Removal and Deportation Actions

If you are a non-citizen facing criminal charges, we strongly urge you to contact the Kurz Law Group to avoid removal and deportation actions. Most people do not realize the devastating results they can have on their immigration case, if not destroy it entirely, simply by pleading guilty to a crime for want of avoiding jail time and simply paying a fine. Often, a prosecutor will agree to a lesser plea if they are made to understand how it will impact upon your immigration case if they can be assured that a guilty party will make restitution or otherwise account for their criminal charges in way that is acceptable to the Court. This is something an individual should rarely, if ever, attempt to negotiate for themselves without the use of an attorney.

Most non-citizens also fail to appreciate that they may, indeed, qualify for some form of temporary or permanent status within the United States based upon the duration of time they have been in the U.S., and whether or not they have qualifying U.S. citizen relatives who can help support their application for status. Thus, just because the individual was arrested for a minor offense and now has an “ICE” (Immigration and Customs Enforcement) hold prior to being released is not the end of the story. Almost always, depending on the severity of the crime and when it occurred, the individual shall be given the opportunity to post an immigration bond and appear before an Immigration Judge to plead their case as to how their status should be adjusted and why the removal proceedings should be terminated.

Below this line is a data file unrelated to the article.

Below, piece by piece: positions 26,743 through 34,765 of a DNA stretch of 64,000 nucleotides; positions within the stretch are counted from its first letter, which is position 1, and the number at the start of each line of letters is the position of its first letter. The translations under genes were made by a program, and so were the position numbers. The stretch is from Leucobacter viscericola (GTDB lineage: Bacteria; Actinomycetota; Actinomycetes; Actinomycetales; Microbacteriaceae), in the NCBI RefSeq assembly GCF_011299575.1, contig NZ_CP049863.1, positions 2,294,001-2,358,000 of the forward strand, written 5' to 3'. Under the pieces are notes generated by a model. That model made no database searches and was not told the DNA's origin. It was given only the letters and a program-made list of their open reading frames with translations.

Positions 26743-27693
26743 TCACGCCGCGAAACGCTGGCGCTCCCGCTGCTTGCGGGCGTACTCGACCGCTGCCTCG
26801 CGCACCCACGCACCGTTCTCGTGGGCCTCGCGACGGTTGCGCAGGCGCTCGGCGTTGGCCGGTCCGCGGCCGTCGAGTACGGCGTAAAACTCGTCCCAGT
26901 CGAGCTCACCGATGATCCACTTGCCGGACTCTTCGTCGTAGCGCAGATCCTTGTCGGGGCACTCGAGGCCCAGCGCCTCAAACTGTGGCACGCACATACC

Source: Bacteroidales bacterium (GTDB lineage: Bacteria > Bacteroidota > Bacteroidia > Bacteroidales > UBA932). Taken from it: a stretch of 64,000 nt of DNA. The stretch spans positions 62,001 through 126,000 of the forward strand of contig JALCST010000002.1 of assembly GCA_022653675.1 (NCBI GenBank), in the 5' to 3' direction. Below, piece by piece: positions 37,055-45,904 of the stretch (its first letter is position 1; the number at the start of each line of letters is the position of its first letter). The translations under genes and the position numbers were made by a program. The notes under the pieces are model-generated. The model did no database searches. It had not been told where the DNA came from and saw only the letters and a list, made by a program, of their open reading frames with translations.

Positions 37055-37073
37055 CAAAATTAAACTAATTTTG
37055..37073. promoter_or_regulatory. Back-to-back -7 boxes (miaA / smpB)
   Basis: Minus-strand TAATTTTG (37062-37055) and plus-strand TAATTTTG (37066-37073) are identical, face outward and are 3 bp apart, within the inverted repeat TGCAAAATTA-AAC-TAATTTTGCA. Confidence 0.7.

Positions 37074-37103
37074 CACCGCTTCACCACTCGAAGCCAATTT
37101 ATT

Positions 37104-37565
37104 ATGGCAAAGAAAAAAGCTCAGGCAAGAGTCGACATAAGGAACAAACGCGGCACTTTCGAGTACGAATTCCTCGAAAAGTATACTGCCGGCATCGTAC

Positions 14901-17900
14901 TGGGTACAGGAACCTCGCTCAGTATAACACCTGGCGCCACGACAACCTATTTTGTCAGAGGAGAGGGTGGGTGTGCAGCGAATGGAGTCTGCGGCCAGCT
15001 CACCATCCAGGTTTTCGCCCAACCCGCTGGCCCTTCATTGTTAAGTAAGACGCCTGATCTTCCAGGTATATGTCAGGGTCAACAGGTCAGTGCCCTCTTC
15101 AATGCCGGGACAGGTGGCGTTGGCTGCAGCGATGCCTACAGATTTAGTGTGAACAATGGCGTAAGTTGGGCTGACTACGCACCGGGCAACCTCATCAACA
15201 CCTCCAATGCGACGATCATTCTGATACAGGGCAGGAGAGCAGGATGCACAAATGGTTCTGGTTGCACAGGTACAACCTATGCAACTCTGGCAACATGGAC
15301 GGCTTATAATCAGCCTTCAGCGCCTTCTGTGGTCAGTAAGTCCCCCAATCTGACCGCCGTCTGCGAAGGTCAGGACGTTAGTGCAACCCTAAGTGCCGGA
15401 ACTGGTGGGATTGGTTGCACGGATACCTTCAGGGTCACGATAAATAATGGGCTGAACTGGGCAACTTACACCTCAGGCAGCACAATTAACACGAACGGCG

Aside from the tolling periods potentially helping non-citizens gain legal status in the United States, they cannot have been convicted of a “crime of moral turpitude.” Specifically, Section 212(a)(2)(a)(i) of the Immigration and Nationality Act prohibits admission of a non-citizen to the United States if they have been arrested or convicted of an offensive or crime involving moral turpitude or a violation related to a controlled substance; or been arrested or convicted for two or more offenses for which the aggregate sentence to confinement was five years or more; or been a controlled substance trafficker; or are seeking entry to engage in criminal or immoral activity. Crimes of “moral turpitude” usually involve the specific intent to harm or defraud someone, and can be as simple as writing a bad check.